By Tanya Seda
We recently worked on a telecom expense cost reduction project for a new client that was having significant problems with one of its major carriers. These difficulties centered on billing and implementation issues that had been going on for over 2 years without successful resolution. We were brought in to assist, and as we dug in here’s what we found:
The original contract was poorly written and even more poorly negotiated with an inexperienced wholesaler who didn’t really understand the details and nuances of telecom carrier pricing and agreements. Two examples: first, the agreement included a Minimum Annual Revenue Commitment (MARC) that was almost 100% of the then current spending!
Second, the rates were significantly above market rates. While it looked, on the surface at least, like they would be saving money because the new rates were lower than their previous rates, the rates were still 30+% over market rates.
But the problem didn’t stop (or more accurately, start) there. In actuality, the trouble started around 7 years ago when the implementation of the initial contract required a migration of services from multiple carriers. As this was being executed many terms and conditions were overlooked, and others were missing. To name just two, there was no ramp up provision nor were there were any implementation SLAs. As a result, the client started out on a bad path and received little support or problem resolution.
As a result of this “trifecta” of bad circumstances, the customer was in a bind, to say the least. From our forensic analysis of their portfolio, we learned that the spending commitment left no wiggle room to shift services, and the implementation took too long. This, in turn put them in “underutilization default” within the first 6 months of the agreement! Adding insult to injury, the carrier avoided the “over-committed” penalty. To try and sort out the problem they decided to reduce the underutilization penalty and add twelve months to their contract. Unfortunately, this just served, so to speak, to toss gasoline on the fire, as it compounded the problems rather than to resolve them.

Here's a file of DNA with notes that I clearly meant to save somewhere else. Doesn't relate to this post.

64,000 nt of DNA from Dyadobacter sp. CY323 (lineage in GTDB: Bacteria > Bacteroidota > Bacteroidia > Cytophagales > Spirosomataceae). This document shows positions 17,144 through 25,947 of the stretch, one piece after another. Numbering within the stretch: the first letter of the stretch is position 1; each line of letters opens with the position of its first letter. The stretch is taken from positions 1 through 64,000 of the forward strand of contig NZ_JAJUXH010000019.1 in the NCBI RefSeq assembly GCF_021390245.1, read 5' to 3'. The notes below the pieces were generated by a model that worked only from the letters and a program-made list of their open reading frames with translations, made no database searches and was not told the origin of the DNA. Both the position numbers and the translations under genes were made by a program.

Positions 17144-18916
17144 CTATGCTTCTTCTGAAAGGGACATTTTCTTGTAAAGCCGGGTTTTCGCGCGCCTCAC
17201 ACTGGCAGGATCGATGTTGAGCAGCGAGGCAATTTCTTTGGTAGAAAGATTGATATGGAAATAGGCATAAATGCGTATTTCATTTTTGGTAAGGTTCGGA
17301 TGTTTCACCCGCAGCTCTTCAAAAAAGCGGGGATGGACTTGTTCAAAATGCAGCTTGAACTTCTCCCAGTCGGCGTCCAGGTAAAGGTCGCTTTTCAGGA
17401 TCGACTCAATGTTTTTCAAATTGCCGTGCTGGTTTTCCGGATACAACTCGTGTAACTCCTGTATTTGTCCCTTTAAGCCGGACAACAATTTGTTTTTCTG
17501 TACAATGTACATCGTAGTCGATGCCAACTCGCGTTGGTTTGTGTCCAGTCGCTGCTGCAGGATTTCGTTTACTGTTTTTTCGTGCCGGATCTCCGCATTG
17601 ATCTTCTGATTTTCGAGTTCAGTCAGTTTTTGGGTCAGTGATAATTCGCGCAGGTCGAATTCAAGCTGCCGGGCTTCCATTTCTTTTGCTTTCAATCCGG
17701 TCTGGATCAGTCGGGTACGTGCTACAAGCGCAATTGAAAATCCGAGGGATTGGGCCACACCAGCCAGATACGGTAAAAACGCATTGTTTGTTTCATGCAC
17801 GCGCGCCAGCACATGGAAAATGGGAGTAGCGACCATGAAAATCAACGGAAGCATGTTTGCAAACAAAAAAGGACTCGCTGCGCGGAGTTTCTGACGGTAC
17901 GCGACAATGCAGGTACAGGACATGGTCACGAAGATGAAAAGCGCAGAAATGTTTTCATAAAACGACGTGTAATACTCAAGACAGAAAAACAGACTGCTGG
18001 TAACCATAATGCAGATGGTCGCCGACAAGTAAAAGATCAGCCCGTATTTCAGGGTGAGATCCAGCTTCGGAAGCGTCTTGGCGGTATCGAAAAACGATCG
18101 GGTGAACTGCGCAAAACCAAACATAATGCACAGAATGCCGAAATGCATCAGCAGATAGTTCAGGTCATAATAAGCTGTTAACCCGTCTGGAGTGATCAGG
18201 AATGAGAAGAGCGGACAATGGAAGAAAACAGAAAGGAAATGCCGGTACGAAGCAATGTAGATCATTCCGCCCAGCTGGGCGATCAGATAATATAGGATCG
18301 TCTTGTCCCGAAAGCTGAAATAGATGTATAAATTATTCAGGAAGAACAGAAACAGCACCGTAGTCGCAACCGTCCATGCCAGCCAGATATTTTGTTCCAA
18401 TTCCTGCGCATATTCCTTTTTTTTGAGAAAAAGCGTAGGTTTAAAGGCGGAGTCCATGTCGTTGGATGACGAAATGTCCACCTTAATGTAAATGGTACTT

According to our analysis, it appeared that the migration issues caused interruptions in service and resulted in almost all of the services being put on either the wrong contract rates or billing platform. The client spent a great deal of time and resources to try and straighten out the billing issues but could not ever get to the bottom of the problem.
After a new CIO came onboard, the only thing that changed was the account team, and he had to somehow try and understand all that had happened in prior years. Luckily, we went down the rabbit hole on his behalf, digging into the billing and the contract in great detail while also establishing communications with the account team. Unsurprisingly, we found the “good and the ugly” of the deal.
The ugly news was that they had hit the “trifecta” (horrible contract, terrible implementation and inexperienced account team) of carrier service elements. In our experience, if any one of these items is a problem they can usually be overcome by the other two; that is, a horrible contract can be overcome by an experienced account team that works to ensure a good implementation. When none of the three are working, then you have a recipe for disaster.
So how did we get them from ugly to lovely?
Our account team set up weekly calls with the carrier account rep to open claims, track issues, progress reports all the way through to billing resolution. In addition, our contract management team were able to escalate the issues to the carrier and resolve them in a timely fashion. In fact, our detailed audit found over $86,000 in both one-time and monthly recurring billing errors that we corrected due to services being disconnected but still being billed.
Additionally, we migrated all of the accounts from retail to wholesale accounts and got them moved to the proper billing platform, saving money and time.
We then positioned the customer to conduct a sourcing RFx for their services to be released in the near future. With our sourcing and negotiation expertise, we were able to obtain market-leading rates terms and conditions. With our services we were able to reduce by 38% their monthly recurring costs and deliver stringent installation SLAs to assure business continuity and on-time installations.
The cautionary tale here is that telecom contracts are complicated and confusing, and it is best to be prepared for contract negotiations by fully understanding your detailed demand set and having in-depth knowledge of the current market, as well as making sure you have resources experienced in the complexities of these agreements.
Lastly, it’s important to keep in mind that these contracts are not “set and forget”. Carrier billing systems are extremely complex and even if billing starts out correctly, new orders, software updates and human error can all contribute to incorrect invoices. It is critical to perform periodic billing audits to ensure accuracy and contract compliance. For that you should always turn to the experts!